If the slides aren’t enough then you can catch the presentations as videos, Angelo’s is here and I’m sure we’ll see Chris’ made available as well.

2021

I’m excited to say that we have a coyuple of presentations lined up for 2021 already so keep an eye on the London Oracle Developer Meetup. So watch out for the updates in the new year.

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Latest on book and APIs

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My blogging is way down compared with only a post about OKit – OCI Design (on Windows). It largely comes down to lots of work on our Fluentd book. Chapter 6 is now available in the MEAP. As the promo info says …

What’s new?

Chapter 6, “Filtering and Extrapolation”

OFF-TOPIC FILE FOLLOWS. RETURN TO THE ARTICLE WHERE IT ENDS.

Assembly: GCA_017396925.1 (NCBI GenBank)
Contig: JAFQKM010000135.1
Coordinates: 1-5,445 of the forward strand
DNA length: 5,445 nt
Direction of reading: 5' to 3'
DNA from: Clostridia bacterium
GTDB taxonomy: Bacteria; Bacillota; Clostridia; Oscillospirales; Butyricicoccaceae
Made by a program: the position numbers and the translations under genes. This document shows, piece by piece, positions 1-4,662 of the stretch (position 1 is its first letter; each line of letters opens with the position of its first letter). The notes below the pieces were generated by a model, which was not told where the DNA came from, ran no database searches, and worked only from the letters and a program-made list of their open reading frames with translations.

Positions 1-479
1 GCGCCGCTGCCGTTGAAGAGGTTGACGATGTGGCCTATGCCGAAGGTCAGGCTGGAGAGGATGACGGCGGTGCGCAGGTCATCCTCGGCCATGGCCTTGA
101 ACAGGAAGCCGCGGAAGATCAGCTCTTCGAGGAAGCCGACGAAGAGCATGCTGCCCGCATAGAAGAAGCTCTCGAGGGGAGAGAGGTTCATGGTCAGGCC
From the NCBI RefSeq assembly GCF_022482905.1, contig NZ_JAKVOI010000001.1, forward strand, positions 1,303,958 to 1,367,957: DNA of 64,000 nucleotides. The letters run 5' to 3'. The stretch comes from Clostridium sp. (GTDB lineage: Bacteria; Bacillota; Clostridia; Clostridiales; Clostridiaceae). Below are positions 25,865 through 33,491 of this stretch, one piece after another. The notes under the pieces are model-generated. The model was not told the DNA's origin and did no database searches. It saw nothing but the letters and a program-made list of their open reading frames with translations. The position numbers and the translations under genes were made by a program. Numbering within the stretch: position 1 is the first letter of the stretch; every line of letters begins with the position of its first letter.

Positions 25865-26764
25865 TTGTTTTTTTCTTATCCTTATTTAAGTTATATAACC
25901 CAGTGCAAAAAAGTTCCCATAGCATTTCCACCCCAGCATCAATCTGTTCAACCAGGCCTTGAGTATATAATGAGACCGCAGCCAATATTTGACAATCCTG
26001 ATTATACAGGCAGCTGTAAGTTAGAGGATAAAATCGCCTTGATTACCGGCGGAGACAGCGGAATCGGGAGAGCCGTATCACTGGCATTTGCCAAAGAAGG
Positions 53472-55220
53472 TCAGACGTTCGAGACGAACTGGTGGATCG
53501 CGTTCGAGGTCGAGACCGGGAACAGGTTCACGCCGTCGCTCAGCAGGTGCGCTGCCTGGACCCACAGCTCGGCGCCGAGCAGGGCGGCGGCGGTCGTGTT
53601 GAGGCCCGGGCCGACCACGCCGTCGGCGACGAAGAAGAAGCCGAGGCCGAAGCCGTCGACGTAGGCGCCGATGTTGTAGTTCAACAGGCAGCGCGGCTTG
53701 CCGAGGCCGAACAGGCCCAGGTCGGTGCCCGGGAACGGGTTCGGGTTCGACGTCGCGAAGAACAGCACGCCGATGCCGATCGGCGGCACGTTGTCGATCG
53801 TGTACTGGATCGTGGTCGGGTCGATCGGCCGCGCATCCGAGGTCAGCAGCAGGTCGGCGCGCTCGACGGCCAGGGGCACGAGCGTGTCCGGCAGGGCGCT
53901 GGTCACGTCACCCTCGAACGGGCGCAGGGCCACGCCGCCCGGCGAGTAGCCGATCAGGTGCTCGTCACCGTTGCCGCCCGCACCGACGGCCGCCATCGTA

Gain control and insight!

Last chapter, we touched on the use of the Filter directive. But that was just the tip of the iceberg! In Chapter 6, we’ll plunge below the surface, exploring the when, why, and how of applying filters to give us more insight and precise control over events.

Promo Email from Manning

Earlier chapters have been tweaked, with some additional improvements which will make the live reading experience better.

Another chapter and an appendix should be finding their way to MEAP very soon as it was handed over by our project editor. That will make it seven chapters available, and all the appendices.

Whilst the peer review is taking place the chapter covering plugin development is progressing. The development work has got the basics of the output plugin with log events being stored in Redis and the input being worked on as well. If you want a peak, keep an eye on my GitHub repository (here).

But is isn’t all writing…

I presented on Twitch – you can catch that at https://m.twitch.tv/videos/809295979 I’ve been offered the opportunity to present again, so keep an eye out for something next year.